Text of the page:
As usual with an LG OLED TV, the OLED55C6V is seriously easy on the eye. The curved screen gets it off to a good aesthetic start, and the way the edges of the screen curve slightly forwards also makes it easier for jealous friends and family to notice how incredibly thin – sub 3mm – the screen is over the majority of its back side. Completing the sumptuous elegance is a really attractive metallic silver trim that runs around the screen's outer extremities.

LG OLED55C6V review

Connections are built into a protruding section of the rear, and chiefly comprise three HDMIs, three USBs and built-in Wi-Fi. Two of the HDMIs can handle UHD HDR sources like Ultra HD Blu-ray players and the Nvidia Shield, while the USBs can play most types of multimedia files. The Wi-Fi network option supports multimedia streaming from DLNA-enabled devices on your network, or app downloading/video streaming from LG's walled garden of online content.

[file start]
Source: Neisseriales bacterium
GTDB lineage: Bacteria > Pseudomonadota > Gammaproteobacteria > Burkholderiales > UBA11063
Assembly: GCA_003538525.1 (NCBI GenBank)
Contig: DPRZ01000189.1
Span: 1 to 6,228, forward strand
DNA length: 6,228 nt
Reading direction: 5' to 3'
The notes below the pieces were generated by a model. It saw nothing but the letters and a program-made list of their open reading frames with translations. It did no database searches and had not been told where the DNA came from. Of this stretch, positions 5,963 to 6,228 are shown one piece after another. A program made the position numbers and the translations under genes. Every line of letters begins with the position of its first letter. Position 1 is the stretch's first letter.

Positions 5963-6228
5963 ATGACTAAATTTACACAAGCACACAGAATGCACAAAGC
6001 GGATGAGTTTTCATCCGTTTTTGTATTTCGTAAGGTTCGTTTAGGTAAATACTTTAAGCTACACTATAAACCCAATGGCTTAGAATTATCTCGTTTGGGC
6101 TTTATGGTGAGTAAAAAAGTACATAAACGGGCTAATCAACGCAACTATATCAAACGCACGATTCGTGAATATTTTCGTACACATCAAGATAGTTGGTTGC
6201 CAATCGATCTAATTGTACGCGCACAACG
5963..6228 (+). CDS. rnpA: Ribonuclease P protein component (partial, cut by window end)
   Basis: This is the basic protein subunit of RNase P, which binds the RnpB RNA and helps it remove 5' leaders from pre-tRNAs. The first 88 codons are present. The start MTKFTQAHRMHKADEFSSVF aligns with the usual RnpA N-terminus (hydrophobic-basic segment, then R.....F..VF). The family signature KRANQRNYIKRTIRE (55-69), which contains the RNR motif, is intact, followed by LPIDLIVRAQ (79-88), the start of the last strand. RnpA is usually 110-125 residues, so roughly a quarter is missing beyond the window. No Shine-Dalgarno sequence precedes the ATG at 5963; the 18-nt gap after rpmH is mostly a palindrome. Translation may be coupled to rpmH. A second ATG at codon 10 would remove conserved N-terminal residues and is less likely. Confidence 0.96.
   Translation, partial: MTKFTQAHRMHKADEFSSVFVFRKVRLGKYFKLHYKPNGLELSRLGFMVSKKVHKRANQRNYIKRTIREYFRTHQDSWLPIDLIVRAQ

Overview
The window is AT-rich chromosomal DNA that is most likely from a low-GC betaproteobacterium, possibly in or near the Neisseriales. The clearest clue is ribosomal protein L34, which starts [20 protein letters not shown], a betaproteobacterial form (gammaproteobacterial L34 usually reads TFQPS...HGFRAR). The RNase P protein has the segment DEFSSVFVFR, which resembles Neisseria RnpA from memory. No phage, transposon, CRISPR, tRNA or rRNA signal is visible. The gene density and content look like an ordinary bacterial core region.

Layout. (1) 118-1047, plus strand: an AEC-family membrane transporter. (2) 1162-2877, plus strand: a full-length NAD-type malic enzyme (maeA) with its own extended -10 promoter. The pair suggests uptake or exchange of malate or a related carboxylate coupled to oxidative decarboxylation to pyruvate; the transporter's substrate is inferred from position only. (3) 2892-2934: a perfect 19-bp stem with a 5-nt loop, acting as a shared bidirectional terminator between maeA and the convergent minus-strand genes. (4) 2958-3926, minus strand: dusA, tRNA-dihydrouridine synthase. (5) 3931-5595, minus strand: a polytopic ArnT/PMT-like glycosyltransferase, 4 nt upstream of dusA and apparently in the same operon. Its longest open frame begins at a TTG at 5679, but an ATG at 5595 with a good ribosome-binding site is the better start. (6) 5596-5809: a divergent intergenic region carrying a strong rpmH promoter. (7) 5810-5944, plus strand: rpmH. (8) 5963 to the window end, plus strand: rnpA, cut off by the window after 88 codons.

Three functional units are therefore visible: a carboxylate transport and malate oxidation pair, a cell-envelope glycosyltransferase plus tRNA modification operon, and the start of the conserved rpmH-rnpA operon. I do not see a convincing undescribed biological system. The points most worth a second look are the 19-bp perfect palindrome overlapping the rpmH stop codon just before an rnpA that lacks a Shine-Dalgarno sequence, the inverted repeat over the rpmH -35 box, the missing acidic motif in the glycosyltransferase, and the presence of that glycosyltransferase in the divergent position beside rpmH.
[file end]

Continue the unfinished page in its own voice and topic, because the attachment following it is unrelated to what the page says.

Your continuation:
Online options

This online content includes such key services as the 4K and HDR-capable versions of Netflix and Amazon Video; the Now TV service; and, for the first time on an LG smart TV, all of the 'big four' UK catch up TV services: BBC iPlayer, ITV Hub, All 4 and Demand 5. The catch-up channels come within a new Freeview Play 'wrapper', which enables you to access their on-demand content via either direct apps or an electronic programme guide that scrolls seven days back as well as forwards.

All of the OLED55C6V's myriad content sources are accessed through the third generation of LG's webOS platform. Given that webOS remains the slickest and most brilliantly simple smart TV interface in the business LG has sensibly not tinkered with it too much for 2016 – and the two main changes are positive ones.